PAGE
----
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Biotherapeutics: What’s the Difference Between Template-Driven and Non-Template-Driven Features?

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Staying informed about what’s going on in the biopharmaceutical industry means knowing that biotherapeutics, or biologics, have become a main focus. Learning more about human genetics and disease has increased the number of potential targets for these highly specific compounds.1 Biotherapeutics are being used successfully to fight diseases that haven’t previously had effective therapies.2 The change in focus from small molecule pharmaceuticals to protein-based biotherapeutics does involve some new challenges, however, in understanding what determines the features of a biologic – and how to characterize them.

Small Molecule vs. Protein-Based Biotherapeutics
Small molecule pharmaceuticals are produced through chemical synthesis, sometimes with more than one possible pathway. Their final structure can be determined with a high level of certainty, using traditional analytical techniques.3 Protein-based biotherapeutics, on the other hand, are made by living systems, in situ, through recombinant DNA technology.4 The primary amino acid sequence of the biotherapeutic is the result of manipulating a cell into translating a specific genetic sequence to produce the desired compound.5

The features of the biotherapeutic depend on the accuracy of the translation and other process-specific conditions. The development process can result in three types of features within the biotherapeutic: template-driven features, non-template-driven features, and a combination of the two. Unwanted errors in each of these cases can impair the safety and effectiveness of the biologic.5

Template-Driven and Non-Template-Driven Features
The impact of an individual feature of the biotherapeutic is often hard to predict. The consideration of all the possible types of features can make that assessment even more difficult.5

Template-driven features are determined at the DNA level. They are a direct result of the primary amino acid sequence of the protein, established during translation. If an incorrect nucleotide has previously been incorporated into the DNA during replication, it can lead to a subsequent error in the primary sequence of the therapeutic.5

Non-template-driven features aren’t determined at the DNA level and can be influenced by a variety of things. They are non-specific, variable, and can be unpredictable. Glycosylation (O-linked, N-linked, and glycation) is an example of a  non-template-driven feature. The different attachment methods and locations for the sugar molecule can create a variety of glycosylation-related features.5

Some other features, like oxidation, can come from both template-driven and non-template-driven events. These kinds of modifications can occur after translation, but only after a specific sequence or amino acid is present. Oxidation mainly occurs on methionine, in the presence of reactive oxygen species. Deamidation and disulfide bond formation are other examples of combination features.5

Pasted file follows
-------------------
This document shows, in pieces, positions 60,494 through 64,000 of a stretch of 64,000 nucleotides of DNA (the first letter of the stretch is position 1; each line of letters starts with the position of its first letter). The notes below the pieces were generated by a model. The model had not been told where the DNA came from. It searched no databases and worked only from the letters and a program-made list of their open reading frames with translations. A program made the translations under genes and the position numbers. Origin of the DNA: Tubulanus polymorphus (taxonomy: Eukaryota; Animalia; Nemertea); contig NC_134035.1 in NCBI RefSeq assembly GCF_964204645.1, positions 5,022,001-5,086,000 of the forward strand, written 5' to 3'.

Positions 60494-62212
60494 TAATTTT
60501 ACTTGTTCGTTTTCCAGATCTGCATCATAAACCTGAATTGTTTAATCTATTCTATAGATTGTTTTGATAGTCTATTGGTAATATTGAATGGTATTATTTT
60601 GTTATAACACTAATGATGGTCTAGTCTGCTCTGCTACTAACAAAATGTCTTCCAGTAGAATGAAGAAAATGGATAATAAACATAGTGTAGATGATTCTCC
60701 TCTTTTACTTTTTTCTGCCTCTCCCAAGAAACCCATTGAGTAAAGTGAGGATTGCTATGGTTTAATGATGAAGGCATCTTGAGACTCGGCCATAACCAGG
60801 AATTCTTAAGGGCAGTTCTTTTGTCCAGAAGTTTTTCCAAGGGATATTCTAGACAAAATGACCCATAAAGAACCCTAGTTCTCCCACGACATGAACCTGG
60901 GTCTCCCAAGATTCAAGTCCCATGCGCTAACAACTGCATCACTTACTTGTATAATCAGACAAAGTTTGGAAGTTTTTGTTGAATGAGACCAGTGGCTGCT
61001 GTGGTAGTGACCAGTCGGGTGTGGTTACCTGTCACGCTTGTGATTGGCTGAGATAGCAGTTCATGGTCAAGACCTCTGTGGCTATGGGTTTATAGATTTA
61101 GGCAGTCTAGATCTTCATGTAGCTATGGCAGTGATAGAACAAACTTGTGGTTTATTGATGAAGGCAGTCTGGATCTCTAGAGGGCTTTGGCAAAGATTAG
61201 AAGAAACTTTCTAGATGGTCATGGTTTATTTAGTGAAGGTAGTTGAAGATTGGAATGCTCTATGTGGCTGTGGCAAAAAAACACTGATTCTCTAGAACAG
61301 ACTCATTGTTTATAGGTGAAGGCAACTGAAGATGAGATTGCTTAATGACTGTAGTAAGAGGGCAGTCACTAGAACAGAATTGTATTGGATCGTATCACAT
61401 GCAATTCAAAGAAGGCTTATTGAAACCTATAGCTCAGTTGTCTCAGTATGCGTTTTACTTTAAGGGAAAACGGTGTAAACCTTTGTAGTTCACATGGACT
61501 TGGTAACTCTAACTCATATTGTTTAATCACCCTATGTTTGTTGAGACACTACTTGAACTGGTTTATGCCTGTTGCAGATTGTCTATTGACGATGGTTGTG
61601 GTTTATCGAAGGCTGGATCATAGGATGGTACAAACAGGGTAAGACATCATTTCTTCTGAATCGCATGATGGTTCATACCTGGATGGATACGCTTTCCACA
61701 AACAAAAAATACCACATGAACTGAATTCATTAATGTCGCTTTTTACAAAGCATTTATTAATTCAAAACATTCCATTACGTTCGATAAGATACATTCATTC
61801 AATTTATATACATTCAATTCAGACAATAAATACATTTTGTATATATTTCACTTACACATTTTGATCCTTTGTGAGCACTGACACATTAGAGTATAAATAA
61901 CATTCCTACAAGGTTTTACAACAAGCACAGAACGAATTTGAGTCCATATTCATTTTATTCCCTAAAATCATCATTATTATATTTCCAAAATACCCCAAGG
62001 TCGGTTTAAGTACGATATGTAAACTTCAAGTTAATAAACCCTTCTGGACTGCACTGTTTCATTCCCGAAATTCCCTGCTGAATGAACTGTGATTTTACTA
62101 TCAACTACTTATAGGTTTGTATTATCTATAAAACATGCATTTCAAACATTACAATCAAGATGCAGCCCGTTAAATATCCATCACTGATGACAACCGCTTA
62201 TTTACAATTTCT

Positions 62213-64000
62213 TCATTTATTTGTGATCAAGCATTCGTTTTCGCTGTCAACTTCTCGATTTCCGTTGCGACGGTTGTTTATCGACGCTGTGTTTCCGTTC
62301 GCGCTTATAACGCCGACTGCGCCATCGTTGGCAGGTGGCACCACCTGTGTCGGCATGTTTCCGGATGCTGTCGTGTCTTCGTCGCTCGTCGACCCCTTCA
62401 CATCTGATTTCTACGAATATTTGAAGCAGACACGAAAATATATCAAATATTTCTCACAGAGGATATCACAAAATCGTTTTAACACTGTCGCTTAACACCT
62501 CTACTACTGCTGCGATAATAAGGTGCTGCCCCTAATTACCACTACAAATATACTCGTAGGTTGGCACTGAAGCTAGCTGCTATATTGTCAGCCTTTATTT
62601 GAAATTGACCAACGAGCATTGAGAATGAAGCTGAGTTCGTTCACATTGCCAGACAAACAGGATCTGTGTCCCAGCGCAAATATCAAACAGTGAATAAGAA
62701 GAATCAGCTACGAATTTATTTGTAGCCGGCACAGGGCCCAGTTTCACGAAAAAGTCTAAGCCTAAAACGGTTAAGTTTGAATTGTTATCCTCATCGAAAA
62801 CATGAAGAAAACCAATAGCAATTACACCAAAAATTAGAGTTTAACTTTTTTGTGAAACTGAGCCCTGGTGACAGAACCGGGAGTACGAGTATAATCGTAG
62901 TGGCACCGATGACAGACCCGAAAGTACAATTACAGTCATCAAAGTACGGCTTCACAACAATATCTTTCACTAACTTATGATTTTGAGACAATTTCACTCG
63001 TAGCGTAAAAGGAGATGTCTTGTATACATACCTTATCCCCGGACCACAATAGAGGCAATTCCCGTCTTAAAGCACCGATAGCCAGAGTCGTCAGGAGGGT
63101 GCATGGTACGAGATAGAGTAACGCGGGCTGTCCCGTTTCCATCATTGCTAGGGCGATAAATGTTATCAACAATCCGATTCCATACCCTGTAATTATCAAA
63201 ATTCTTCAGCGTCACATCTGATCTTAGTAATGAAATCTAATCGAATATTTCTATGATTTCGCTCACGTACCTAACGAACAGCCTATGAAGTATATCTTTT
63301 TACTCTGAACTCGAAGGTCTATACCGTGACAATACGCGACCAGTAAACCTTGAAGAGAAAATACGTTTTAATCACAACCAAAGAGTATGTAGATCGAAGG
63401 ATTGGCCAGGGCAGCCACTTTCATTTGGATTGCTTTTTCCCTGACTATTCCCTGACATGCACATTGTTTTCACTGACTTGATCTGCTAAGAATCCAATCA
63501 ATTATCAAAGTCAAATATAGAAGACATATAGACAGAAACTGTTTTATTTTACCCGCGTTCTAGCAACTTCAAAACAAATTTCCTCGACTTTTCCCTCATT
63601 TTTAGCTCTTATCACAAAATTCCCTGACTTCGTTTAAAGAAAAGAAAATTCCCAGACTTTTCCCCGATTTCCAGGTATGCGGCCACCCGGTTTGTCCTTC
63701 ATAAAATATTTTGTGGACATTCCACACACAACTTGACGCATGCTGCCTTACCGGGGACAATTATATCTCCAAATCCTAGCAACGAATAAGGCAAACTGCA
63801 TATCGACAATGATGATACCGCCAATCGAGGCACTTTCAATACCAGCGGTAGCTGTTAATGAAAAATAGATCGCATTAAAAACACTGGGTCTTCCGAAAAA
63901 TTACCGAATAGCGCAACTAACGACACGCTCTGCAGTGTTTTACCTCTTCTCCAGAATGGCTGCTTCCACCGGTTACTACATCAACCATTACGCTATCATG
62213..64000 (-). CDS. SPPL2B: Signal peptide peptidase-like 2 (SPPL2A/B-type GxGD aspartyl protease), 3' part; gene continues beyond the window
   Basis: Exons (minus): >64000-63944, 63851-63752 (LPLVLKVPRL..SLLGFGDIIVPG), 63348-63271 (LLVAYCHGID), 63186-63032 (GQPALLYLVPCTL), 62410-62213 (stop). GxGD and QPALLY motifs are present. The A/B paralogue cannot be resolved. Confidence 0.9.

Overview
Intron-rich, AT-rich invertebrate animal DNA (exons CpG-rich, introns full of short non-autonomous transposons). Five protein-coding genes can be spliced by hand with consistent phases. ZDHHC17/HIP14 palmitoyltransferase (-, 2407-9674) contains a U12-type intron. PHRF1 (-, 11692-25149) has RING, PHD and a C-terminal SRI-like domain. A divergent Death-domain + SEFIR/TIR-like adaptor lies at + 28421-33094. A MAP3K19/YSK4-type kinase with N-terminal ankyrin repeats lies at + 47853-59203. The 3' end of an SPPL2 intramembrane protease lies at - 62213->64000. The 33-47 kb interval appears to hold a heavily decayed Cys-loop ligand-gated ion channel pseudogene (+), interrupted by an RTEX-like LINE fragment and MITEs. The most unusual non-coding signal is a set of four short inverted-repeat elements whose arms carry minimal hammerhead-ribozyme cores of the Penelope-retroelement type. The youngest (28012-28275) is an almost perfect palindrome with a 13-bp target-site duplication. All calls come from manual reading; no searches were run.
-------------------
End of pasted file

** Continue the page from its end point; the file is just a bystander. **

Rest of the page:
Characterizing Biotherapeutics
Because protein-based biotherapeutics are much more complex than small molecule therapies, characterizing them can be equally complex. With the variety of possible template-driven and non-template-driven features, it can be difficult to determine the final structure with certainty.6 New and powerful analytical techniques are required to gain what information is available. Traditional methods are typically slow and overly complicated. Because definitive analysis of the end product is not always possible, monitoring the development pipeline for a biotherapeutic becomes critically important.6

There are some ways to look at the results of the complex combination of features and modifications. SCIEX provides innovative technology to increase the throughput of existing methods, and to simplify complex analyses using high resolution mass spectrometry and powerful software algorithms:

  • Charge heterogeneity analysis using capillary isoelectric focusing (cIEF) can provide a macro-level picture of the protein isoforms within a formulation without directly measuring the modifications. The cIEF technique identifies different protein isoforms based on their isoelectric point (pI) with a high level of resolution.5
  • Capillary electrophoresis can more directly measure modifications by looking at released glycans as a measure of the extent of glycosylation. CE analysis is helped by SCIEX kits and automation to overcome its throughput challenges.5 
  • High resolution mass spectrometry analysis, designed by SCIEX specifically for biologics, can provide confirmatory analysis of the primary amino acid sequence of the biotherapeutic.5

Read more about SCIEX solutions to analyze for template-driven and non-template-driven features here.


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